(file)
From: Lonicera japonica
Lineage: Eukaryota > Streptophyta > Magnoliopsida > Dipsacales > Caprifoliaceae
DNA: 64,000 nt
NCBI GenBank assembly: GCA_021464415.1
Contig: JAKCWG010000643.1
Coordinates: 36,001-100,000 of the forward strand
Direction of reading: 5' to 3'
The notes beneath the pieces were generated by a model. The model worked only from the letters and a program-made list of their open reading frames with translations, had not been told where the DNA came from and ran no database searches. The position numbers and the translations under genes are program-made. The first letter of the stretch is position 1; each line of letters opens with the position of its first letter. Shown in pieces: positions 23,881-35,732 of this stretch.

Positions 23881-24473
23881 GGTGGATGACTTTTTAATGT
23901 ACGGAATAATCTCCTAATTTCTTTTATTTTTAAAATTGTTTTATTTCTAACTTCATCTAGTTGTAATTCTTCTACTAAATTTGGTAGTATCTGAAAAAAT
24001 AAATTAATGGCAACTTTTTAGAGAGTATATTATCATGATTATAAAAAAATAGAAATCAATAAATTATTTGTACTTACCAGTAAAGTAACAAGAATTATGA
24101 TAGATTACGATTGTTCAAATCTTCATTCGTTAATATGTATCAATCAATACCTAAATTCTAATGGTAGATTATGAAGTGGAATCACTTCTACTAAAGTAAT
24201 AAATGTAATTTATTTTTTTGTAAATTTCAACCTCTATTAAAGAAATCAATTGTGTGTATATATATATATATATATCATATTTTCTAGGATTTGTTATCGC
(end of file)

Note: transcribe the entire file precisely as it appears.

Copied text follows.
From: Lonicera japonica
Lineage: Eukaryota > Streptophyta > Magnoliopsida > Dipsacales > Caprifoliaceae
DNA: 64,000 nt
NCBI GenBank assembly: GCA_021464415.1
Contig: JAKCWG010000643.1
Coordinates: 36,001-100,000 of the forward strand
Direction of reading: 5' to 3'
The notes beneath the pieces were generated by a model. The model worked only from the letters and a program-made list of their open reading frames with translations, had not been told where the DNA came from and ran no database searches. The position numbers and the translations under genes are program-made. The first letter of the stretch is position 1; each line of letters opens with the position of its first letter. Shown in pieces: positions 23,881-35,732 of this stretch.

Positions 23881-24473
23881 GGTGGATGACTTTTTAATGT
23901 ACGGAATAATCTCCTAATTTCTTTTATTTTTAAAATTGTTTTATTTCTAACTTCATCTAGTTGTAATTCTTCTACTAAATTTGGTAGTATCTGAAAAAAT
24001 AAATTAATGGCAACTTTTTAGAGAGTATATTATCATGATTATAAAAAAATAGAAATCAATAAATTATTTGTACTTACCAGTAAAGTAACAAGAATTATGA
24101 TAGATTACGATTGTTCAAATCTTCATTCGTTAATATGTATCAATCAATACCTAAATTCTAATGGTAGATTATGAAGTGGAATCACTTCTACTAAAGTAAT
24201 AAATGTAATTTATTTTTTTGTAAATTTCAACCTCTATTAAAGAAATCAATTGTGTGTATATATATATATATATATCATATTTTCTAGGATTTGTTATCGC